The first two elements in the Eightfold Path, Right View and Right Intention, help set the initial understanding and attitude. The next three elements – Right Speech, Right Action and Right Livelihood – are grouped together under the theme of moral discipline.

“Moral” is the word commonly used in english translations from the Pali word “sila”, which has a more subtler connotation as it relates to behaviour. In fact, the use of the word “moral” connotes a sense of obligation, constraint and obedience, which are contrary to Buddhism’s emphasis on harmony.

Ditto the use of the word “discipline”, which has several definitions:

  • the use of punishment to ensure obedience,
  • a branch of knowledge (ex: the discipline of sociology)
  • a system of rules of conduct or method of practice

Looking at the last two definitions, the better interpretation of moral discipline would be “harmonious practice”.

As well, though the principles laid down for each of Right Speech, Right Action, and Right Livelihood promote good conduct, the goal is not so much to instill ethical conduct as it is to promote efficiency in achieving your spiritual goal.

Right Speech

Right Speech is dividing into four abstentions:

  • Abstaining from false speech
  • Abstaining from slanderous speech
  • Abstaining from harsh speech
  • Abstaining from idle chatter

The capacity for verbal expression is a distinguishing characteristic of the human species, one whose use can be hurtful, create enemies, even start wars. Or it can impart wisdom, heal divisions and create peace.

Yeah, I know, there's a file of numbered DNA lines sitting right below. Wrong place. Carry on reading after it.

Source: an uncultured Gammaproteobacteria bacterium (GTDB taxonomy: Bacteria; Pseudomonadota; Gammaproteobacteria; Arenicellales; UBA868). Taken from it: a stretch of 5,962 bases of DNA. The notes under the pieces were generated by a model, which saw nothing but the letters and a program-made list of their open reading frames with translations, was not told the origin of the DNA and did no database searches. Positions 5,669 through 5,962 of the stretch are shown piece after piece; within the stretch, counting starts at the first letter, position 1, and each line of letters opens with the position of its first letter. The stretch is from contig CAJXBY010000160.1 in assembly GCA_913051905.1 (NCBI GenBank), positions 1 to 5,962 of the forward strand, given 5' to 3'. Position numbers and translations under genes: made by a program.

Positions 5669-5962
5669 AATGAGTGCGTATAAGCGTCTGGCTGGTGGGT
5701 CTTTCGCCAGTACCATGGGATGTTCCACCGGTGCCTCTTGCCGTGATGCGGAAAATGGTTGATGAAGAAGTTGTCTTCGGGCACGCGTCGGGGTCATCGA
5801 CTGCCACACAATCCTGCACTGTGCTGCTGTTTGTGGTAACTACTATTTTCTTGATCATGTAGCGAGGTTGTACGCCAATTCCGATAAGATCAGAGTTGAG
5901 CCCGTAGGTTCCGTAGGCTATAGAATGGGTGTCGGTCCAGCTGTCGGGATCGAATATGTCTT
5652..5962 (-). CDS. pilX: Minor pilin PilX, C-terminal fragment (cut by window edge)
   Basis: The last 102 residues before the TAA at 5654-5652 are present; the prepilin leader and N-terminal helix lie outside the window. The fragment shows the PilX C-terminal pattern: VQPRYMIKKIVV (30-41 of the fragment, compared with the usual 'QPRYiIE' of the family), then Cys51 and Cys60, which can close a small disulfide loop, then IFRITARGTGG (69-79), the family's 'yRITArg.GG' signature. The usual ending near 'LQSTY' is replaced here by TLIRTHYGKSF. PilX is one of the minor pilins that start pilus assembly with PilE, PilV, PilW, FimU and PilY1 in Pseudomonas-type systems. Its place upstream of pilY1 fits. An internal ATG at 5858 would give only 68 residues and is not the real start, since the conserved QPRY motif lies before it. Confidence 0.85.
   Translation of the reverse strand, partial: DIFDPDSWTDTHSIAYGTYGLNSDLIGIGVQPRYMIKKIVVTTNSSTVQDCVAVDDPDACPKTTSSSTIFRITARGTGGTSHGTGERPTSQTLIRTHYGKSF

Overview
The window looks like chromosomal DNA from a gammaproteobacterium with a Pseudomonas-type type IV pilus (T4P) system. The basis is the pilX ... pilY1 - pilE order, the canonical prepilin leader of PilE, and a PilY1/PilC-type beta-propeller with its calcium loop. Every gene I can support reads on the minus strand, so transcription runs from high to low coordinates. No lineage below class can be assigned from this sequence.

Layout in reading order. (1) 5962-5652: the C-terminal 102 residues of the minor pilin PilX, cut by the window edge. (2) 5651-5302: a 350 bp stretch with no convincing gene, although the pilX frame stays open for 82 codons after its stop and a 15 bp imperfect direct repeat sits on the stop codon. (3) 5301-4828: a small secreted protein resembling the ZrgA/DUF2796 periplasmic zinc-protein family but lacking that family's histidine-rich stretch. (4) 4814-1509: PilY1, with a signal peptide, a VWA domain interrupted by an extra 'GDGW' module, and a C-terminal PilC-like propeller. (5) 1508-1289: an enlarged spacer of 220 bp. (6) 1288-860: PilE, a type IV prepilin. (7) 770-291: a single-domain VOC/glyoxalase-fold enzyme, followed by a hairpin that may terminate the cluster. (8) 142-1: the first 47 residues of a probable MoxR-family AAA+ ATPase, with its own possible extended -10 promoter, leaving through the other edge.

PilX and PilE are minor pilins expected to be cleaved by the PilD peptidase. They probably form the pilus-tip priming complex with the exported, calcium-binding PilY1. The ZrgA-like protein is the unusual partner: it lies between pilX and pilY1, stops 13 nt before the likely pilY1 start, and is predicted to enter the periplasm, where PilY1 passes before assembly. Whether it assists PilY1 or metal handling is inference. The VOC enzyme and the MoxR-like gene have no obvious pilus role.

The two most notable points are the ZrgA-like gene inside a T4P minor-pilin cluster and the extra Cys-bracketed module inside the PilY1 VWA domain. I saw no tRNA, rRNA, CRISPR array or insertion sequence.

With this kind of power associated with speech, it would seem logical to use it in a positive way to promote human excellence.

Abstaining from false speech

Avoiding false speech and speaking the truth is the proper conduct. Lying is the result of intending to deceive. Lies arise when the motivating intent is grounded in one or more of the Three Poisons – greed, aversion/hate and delusion:

  • Greed can drive lies when one is looking to gain personal advantage at the expense of another
  • Hatred leads to malicious lies that can be personally hurtful
  • Delusion can result in exaggeration and misrepresentation

In a profound sense, lying damages trust and disrupts social cohesion. At a personal level, lying to oneself impedes personal development When we create separation between what we pretend to believe and the actual truth in our reality.

Abstaining from slanderous speech

The intent of slanderous speech is to alienate a person or group from another. This effort to tear down others is rooted in resentment of another’s successes.

Because slander is usually premeditated, the negativity is magnified.

The preferred opposite of slander is speech that promotes friendship and harmony.

Abstaining from harsh speech

Harsh speech arises from anger and aversion. It can be abusive, bitter, insulting, sarcastic – and usually impulsive and spontaneous. The antidote is patience – learning to tolerate blame and criticism from others, to respect different viewpoints and to endure abuse without the need to retaliate or respond in kind.

Abstaining from idle chatter

Idle chatter can be two ways, one in generating idle talk and the other in being receptive to it.

Idle chatter now extends far beyond a voice-to-voice communication – think social media, the constant exposure to ads, daily news shouting for attention, popular entertainment – we live in a world where we are subjected to a fire hose of information that, more often than not, adds nothing to our understanding while dulling our senses.

One has to make choices, be discerning both in choice of conversation and the level of exposure to the noise generated by others.


Next: Right Action

Previous Post: Right Intention

Note: The content of this post is based in part on “The Noble Eightfold Path”, Chapter IV, by Bhikku Bodhi